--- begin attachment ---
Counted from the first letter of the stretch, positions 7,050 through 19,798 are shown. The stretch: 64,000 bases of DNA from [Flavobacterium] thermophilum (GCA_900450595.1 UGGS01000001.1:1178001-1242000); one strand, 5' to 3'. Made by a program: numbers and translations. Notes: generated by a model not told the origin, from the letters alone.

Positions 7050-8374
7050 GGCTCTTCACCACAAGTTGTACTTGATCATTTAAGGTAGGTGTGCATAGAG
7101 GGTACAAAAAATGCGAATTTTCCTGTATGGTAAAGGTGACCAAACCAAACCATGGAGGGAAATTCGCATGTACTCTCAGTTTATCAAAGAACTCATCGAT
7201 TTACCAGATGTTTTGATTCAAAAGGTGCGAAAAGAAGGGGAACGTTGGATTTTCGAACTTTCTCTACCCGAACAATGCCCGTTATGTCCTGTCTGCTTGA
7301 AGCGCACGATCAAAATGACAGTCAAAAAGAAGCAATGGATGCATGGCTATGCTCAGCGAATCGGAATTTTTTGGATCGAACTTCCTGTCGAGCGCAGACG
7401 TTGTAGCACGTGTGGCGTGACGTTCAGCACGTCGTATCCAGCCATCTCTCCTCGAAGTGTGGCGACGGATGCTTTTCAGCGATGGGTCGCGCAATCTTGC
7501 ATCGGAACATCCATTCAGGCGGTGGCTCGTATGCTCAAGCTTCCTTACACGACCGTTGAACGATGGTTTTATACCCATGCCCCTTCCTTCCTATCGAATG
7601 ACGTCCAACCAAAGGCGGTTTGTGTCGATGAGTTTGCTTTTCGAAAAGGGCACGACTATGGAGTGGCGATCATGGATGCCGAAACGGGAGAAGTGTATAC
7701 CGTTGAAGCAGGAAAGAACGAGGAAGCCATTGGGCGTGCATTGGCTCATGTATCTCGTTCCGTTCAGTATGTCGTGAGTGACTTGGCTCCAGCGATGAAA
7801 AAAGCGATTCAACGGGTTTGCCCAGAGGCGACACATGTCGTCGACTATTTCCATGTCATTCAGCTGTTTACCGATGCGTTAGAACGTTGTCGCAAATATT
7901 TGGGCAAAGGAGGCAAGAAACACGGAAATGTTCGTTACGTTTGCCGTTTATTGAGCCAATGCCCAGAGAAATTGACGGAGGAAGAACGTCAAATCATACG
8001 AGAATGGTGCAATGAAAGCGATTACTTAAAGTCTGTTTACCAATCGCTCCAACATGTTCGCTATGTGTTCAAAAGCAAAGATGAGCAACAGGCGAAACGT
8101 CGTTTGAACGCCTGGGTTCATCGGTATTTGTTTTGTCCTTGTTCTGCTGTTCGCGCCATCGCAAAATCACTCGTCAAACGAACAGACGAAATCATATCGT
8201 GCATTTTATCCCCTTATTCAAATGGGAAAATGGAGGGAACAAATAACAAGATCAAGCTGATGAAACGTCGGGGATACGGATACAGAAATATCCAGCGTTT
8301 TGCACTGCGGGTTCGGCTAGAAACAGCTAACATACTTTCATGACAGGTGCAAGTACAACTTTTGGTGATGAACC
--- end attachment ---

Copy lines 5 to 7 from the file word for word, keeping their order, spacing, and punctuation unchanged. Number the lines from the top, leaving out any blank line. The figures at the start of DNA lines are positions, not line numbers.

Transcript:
7201 TTACCAGATGTTTTGATTCAAAAGGTGCGAAAAGAAGGGGAACGTTGGATTTTCGAACTTTCTCTACCCGAACAATGCCCGTTATGTCCTGTCTGCTTGA
7301 AGCGCACGATCAAAATGACAGTCAAAAAGAAGCAATGGATGCATGGCTATGCTCAGCGAATCGGAATTTTTTGGATCGAACTTCCTGTCGAGCGCAGACG
7401 TTGTAGCACGTGTGGCGTGACGTTCAGCACGTCGTATCCAGCCATCTCTCCTCGAAGTGTGGCGACGGATGCTTTTCAGCGATGGGTCGCGCAATCTTGC